Who Wants Asset Sales?

Those who favour privatisation can be divided into four camps …

Listener: 5 March, 2011.

Keywords: Business & Finance; Governance; Macroeconomics & Money;

Ideologues who hate the Government succeeding and want to scale it back, even if it is costly, as was privatising the Telecom monopoly. They would do the same to the three electricity companies. Given that the Government has just reorganised them and there is an informed (but not unanimous) view that they should be merged into a single business, it would be premature to privatise them. But when has rationality been a concern of the Ideologues?

Greedies who expect the Government to bail them out with cheap assets and fat fees. That is what happened after the 1987 sharemarket crash. The financial sector, reeling from its own incompetence, wanted some assistance. It got it from privatisation, although subsequent events added to the evidence of incompetence. (There were successful sales; my favourite is the National Film Unit, now owned by one of Peter Jackson’s companies, although we have been pouring subsidies into them, too.)

The argument this time is that the private sector has not been able to develop decent capital markets for the Greedies to benefit from the fees. I sympathise with the case for deepening the market (developed below) but it is how you do it; how the Greedies want to do it is not the right way.

Panickers who want to sell to reduce government debt to avoid the international receivers. The Ideologues and the Greedies like this argument – or any argument that leads to privatisation. But debt reductions from this source will not be enough; often they increase private debt. We need other measures, but first we need to admit the country’s finances are in a dire state. I am a cautious panicker. Some assets sales may make sense (like selling part of Solid Energy to a Chinese firm that wants to improve its security of supply). Other sales may increase the incentive to save. But if it’s a matter of selling off good-quality assets because we have screwed up the nation’s balance sheet, let’s tackle the whole problem rather than pretending privatisation will be enough.

Me, yes, me, providing it’s only a minority privatisation and we go about it the right way for the right reasons. First, every business needs a cornerstone owner committed to its future, not the flashy wideboys who flick the firm on from one temporary owner to another, damaging it each time, as happened to NZ Steel, Telecom, the railways, Air New Zealand … Often – but not always – the only available competent cornerstone owner is the Government.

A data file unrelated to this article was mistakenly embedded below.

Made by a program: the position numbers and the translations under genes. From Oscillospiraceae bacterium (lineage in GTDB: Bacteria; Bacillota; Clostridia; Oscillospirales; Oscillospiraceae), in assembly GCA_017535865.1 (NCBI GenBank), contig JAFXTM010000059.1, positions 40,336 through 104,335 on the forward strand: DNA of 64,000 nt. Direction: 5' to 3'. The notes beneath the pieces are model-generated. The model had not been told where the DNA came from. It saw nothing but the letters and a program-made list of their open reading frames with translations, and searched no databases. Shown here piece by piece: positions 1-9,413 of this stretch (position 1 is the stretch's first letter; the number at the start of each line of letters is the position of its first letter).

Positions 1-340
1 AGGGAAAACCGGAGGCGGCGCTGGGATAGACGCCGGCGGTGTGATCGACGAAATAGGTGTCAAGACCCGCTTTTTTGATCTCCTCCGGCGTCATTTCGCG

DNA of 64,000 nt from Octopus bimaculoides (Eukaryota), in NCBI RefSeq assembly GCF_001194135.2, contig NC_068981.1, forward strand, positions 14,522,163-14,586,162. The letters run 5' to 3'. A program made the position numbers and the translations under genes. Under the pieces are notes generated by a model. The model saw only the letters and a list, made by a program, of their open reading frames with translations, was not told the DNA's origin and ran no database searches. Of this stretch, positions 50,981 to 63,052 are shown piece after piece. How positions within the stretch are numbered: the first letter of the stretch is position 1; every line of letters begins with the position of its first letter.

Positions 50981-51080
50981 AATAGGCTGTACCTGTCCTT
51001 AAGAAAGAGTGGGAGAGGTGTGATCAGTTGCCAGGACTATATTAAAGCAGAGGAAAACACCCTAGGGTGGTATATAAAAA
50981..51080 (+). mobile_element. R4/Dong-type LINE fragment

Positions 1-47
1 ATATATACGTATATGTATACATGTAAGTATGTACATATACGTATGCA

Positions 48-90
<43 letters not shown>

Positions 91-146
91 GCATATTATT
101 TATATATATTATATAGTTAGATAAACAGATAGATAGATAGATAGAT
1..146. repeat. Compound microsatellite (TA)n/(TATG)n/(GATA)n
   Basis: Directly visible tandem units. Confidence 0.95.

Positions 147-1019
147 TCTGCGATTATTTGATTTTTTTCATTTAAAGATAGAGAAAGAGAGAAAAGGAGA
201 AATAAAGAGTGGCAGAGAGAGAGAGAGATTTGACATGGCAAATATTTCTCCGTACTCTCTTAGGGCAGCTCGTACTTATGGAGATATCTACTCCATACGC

Part of the past decade’s problem was that ordinary individuals (and our sovereign funds, I’ll come to them) had limited opportunities to invest here. Sure, they could put their money into banks but what if you wanted to trade off a higher return for more risk? Sadly, many invested in finance companies run by wideboys and/or, apparently, incompetents. Not only did investors lose their savings, but the savings were wasted on useless investment. Small savers deserve the opportunity to invest in good-quality companies with solid cornerstone shareholders.

Sovereign funds like the Cullen Fund (and ACC, National Provident and Government Super) and local private funds like KiwiSaver find investment opportunities limited here, so they invest offshore. The chance to invest in government-owned enterprises would mean more investing here – for “mum and dad” investors, too, although they may be wealthier than the average New Zealander; no wonder most voters are not interested.

How to do it? First, slowly – small investors are not going to find overnight the billions that are being talked about. And, second, with conditions that prevent the wideboys being interested; for example, if the Ideologues and the Greedies get their way, and a future government sells its holdings so it ceases to be a cornerstone owner, other shareholders must be bought out on the same terms.

What to do with the funds? The immediate need is to reduce government debt, but later we should reinvest them in the businesses or even – Ideologues will be appalled – use them for more public-sector commercial investment. The broadband rollout?